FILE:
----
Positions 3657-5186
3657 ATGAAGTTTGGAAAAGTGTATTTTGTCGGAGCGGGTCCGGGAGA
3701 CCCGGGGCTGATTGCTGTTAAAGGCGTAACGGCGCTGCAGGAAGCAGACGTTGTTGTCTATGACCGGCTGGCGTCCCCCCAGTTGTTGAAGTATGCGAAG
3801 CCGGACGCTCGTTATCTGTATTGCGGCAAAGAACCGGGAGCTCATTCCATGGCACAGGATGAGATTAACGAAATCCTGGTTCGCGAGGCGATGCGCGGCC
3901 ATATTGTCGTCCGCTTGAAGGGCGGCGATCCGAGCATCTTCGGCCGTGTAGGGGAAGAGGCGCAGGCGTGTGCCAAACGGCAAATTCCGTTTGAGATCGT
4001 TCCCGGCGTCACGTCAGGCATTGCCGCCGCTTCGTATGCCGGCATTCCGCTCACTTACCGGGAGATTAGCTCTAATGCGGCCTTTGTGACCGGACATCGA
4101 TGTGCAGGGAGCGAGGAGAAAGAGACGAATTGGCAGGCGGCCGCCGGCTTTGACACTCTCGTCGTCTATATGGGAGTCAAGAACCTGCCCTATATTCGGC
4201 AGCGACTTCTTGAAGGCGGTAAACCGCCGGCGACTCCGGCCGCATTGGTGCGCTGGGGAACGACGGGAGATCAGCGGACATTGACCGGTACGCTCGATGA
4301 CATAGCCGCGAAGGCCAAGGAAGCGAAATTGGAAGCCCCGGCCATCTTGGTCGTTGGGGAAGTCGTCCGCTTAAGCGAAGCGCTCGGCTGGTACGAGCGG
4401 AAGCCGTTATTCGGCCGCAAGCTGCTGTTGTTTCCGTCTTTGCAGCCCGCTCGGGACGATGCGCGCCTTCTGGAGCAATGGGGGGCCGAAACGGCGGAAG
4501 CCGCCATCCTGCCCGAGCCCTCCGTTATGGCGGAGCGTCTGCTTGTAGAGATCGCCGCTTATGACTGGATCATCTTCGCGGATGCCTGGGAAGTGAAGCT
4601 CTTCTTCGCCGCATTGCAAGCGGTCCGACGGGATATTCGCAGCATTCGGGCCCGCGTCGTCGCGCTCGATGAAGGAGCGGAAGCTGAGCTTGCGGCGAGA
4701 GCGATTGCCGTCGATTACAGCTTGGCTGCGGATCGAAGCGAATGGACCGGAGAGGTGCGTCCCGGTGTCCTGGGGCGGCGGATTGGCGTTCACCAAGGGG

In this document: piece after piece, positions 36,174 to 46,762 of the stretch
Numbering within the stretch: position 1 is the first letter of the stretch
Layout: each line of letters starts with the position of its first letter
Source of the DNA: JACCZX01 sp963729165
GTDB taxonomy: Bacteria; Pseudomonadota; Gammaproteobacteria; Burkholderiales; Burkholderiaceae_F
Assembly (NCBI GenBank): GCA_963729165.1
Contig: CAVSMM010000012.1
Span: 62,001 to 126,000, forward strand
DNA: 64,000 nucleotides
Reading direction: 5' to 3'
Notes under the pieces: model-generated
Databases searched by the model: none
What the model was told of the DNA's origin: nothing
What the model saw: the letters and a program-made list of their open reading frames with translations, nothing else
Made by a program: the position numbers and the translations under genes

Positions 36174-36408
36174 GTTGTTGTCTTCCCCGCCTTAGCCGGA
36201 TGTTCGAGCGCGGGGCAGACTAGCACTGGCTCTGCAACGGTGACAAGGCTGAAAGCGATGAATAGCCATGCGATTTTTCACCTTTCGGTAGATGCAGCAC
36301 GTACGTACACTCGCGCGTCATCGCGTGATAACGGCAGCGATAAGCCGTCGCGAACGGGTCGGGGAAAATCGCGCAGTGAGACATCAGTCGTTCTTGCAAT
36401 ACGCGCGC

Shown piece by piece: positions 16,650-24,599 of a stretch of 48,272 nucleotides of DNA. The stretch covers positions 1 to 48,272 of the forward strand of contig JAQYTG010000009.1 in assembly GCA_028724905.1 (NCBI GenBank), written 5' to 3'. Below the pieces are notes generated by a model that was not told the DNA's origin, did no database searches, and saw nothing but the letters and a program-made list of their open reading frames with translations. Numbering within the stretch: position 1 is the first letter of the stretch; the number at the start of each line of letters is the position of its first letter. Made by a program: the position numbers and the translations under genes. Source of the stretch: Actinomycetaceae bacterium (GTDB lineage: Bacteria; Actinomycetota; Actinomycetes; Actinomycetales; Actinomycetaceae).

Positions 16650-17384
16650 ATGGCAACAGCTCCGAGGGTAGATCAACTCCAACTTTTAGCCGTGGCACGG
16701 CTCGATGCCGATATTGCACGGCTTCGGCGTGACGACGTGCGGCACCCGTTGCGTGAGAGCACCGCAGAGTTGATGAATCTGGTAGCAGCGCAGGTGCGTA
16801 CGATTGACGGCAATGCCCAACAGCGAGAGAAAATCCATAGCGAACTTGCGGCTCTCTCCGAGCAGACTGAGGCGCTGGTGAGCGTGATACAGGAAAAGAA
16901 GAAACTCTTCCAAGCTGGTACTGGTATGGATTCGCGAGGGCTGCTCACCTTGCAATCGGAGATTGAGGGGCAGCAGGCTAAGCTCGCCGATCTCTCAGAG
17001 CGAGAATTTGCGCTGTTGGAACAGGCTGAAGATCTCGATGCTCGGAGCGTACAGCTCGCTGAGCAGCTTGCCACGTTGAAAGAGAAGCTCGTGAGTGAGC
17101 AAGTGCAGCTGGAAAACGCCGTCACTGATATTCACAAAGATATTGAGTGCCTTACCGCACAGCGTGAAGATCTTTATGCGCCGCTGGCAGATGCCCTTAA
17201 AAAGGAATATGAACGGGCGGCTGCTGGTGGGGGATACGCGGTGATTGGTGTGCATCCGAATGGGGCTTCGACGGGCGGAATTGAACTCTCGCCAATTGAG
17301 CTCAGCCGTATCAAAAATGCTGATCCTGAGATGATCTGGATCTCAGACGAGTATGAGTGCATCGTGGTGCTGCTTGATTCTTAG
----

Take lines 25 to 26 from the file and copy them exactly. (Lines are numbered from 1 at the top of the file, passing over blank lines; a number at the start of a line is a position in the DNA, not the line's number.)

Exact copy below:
Databases searched by the model: none
What the model was told of the DNA's origin: nothing